The first session was appointed in 1868, when the following accepted office:-- Henry Colvin, Frederic Duncan, John Ellison, David Graham, Robert Henry. In 1871 a further appointment was made of John Neill, Alexander Davidson, John Sloan. John Ellison was appointed clerk of session in 1868, and faithfully served another office for a quarter of a century. His successors in office were John Butler, H. G. Larmor, and W. J. Fraser. In 1883 there were further additions to the session -- Thomas Dickson and James Kerr; in 1888 John Butler and J. H. Vint; in 1894 James R. Boyd, S. M. Greer, David Kilpatrick, John M'Clung, H. G. Larmor; in 1904 John Dunlop, John L. Rentoul, M.D.; W. J. Fraser, D. M'Cluggage, John M'Kittrick.

When Mr. Clarke died in 1876 he left as his monument and the temporal fruits of his ministry the new church, the schools at rere of same, the manse in Railway Street, and the house adjoining. Notwithstanding the strenuous and successful efforts made by Mr. Clarke to lighten the burden of debt on the congregation, there was handed over to his successor liability of some £1,260.

The first committee was appointed November 13th, 1860, and consisted of -- W. J. Harvey, John Anderson, Francis Smith, David Graham, Andrew Todd, Henry Colvin, James Meneilly, Hugh Brownlee, Wm. Beggs, Wm. Innis, John M'Clung, James Chambers, Robert Edmondson. Francis Smith, secretary; W. J. Harvey, treasurer; David Graham, chairman of committee.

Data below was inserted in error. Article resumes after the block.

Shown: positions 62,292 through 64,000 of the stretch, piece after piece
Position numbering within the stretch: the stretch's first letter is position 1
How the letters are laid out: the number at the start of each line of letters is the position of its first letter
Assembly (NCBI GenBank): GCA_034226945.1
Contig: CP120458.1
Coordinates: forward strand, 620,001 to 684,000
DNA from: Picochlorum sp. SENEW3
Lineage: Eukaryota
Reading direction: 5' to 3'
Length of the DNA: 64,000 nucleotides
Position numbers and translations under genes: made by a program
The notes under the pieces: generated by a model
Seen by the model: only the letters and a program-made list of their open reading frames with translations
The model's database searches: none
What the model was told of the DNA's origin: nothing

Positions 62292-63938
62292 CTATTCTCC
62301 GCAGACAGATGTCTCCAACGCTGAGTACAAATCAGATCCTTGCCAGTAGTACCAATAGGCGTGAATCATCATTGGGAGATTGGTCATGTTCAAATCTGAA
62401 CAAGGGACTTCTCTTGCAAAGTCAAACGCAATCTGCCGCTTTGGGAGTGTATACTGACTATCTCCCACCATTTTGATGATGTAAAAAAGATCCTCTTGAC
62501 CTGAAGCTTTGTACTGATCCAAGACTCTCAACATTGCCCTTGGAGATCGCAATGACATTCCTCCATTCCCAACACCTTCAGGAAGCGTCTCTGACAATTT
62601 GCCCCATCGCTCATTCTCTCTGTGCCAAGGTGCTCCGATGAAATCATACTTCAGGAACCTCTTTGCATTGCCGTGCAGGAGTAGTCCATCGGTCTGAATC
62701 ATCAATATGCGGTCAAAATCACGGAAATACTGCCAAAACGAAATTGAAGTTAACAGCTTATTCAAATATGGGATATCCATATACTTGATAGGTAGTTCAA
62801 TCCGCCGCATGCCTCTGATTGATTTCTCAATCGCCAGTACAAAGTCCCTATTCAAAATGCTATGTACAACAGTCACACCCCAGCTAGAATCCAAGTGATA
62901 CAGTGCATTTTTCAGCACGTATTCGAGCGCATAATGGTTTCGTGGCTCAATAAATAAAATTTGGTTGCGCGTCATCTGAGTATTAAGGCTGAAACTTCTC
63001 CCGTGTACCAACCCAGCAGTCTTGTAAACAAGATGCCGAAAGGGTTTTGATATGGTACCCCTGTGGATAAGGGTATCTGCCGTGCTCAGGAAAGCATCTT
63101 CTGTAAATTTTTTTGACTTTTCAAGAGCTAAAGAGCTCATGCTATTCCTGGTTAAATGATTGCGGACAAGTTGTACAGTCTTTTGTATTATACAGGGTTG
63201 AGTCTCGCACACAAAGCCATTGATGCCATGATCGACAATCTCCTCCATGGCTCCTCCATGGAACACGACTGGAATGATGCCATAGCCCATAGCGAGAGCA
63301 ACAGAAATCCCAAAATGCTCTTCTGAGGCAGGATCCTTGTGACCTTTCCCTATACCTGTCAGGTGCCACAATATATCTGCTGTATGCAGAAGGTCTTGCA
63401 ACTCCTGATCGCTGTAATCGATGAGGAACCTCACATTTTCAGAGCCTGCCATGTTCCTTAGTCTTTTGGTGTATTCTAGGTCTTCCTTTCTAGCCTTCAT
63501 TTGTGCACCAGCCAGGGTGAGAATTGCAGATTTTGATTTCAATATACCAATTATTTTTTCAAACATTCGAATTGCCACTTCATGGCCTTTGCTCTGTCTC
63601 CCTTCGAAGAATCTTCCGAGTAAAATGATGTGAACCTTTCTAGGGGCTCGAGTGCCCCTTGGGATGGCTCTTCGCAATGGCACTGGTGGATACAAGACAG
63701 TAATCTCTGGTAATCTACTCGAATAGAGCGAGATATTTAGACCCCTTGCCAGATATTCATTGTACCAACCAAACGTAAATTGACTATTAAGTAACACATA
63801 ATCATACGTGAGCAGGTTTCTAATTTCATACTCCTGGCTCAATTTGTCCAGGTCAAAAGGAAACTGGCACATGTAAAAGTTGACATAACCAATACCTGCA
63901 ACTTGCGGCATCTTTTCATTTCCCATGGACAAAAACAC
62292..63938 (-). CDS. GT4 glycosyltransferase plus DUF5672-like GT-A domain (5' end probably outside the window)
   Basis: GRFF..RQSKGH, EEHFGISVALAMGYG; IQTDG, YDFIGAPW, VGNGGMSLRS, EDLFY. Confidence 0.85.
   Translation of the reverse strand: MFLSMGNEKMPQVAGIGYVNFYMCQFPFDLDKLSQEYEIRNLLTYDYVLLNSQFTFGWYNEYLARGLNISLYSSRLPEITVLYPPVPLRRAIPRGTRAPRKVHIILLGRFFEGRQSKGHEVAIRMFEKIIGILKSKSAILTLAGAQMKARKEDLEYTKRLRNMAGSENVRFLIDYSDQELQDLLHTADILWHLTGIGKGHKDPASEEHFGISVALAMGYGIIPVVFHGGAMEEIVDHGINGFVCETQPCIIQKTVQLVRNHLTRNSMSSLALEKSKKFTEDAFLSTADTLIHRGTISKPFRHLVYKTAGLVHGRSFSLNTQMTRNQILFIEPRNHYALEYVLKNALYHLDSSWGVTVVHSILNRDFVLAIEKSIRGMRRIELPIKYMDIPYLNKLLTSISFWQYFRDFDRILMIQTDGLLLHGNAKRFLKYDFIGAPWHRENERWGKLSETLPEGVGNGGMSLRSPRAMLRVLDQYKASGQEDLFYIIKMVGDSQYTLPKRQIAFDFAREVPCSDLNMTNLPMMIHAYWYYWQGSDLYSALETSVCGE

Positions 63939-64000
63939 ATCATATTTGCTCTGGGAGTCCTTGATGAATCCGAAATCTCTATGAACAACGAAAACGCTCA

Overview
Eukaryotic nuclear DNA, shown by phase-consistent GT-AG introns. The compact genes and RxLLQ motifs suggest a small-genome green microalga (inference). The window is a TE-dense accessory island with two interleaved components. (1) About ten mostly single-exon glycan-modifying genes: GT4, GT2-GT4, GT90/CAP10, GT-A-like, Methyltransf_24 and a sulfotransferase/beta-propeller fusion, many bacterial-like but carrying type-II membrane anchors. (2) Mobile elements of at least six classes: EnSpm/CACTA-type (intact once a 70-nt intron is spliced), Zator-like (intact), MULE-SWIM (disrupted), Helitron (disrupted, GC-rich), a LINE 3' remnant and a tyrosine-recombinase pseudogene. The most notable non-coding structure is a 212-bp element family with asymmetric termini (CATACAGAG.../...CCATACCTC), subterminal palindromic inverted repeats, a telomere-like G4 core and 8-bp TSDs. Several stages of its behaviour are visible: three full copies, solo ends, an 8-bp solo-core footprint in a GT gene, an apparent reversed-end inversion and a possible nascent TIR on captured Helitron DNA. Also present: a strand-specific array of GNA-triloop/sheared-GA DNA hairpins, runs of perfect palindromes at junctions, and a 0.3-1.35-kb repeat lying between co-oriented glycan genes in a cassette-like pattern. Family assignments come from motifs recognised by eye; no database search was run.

On the 17th March, 1865, John Sloan, junior, was appointed secretary, and George Pelan treasurer. For reasons which do not appear, they only remained in office a few months, when Stewart Sloan was appointed secretary and William Paterson treasurer. In 1870 Alexander Davidson appears as secretary and John Neill treasurer. Mr. Davidson, of his demise, generously left £100 towards church repairs. John D. Hamilton's name appears jointly as secretary with Alexander Davidson from 1873 to 1888, followed by James R. Boyd in 1889, James E. Sloan in 1899, J. L. Rentoul, M.D., 1903, George Duncan, 1906.

In 1875 John M'Clure was appointed treasurer, succeeded by Hugh Shaw, who held the office for twenty years, and the present treasurer, H. G. Larmor, who has acted since 1900.

The Rev J. L. Bigger's pastorate extended over six years -- from October, 1879, till July, 1885. He was a man greatly beloved, and his transference to a professorship in Magee College, Derry, was felt, at the time, as a serious loss to the congregation. At the date of his installation in Railway Street -- 1879 -- he fell heir to congregational debt of £1,260.

when he resigned the charge in 1885 the debt was reduced to £290. During Mr. Bigger's ministry the wall round the church property was built and some other minor improvements made, amounting to £400, so that some £1,400 was raised for reduction of debt and church extension in his time.

The present pastor, the Rev. R. W. Hamilton, M.A., was installed October 8, 1885, coming from Burt congregation, Co. Donegal. The congregation has been in existence for 50 years, and Mr. Hamilton has been in charge for exactly half of that period.

(To be Continued.)



(This article was originally published in the Lisburn Standard on 1 November 1918 as part of a series which ran in that paper each week for several years. The text along with other extracts can be found on my website Eddies Extracts.)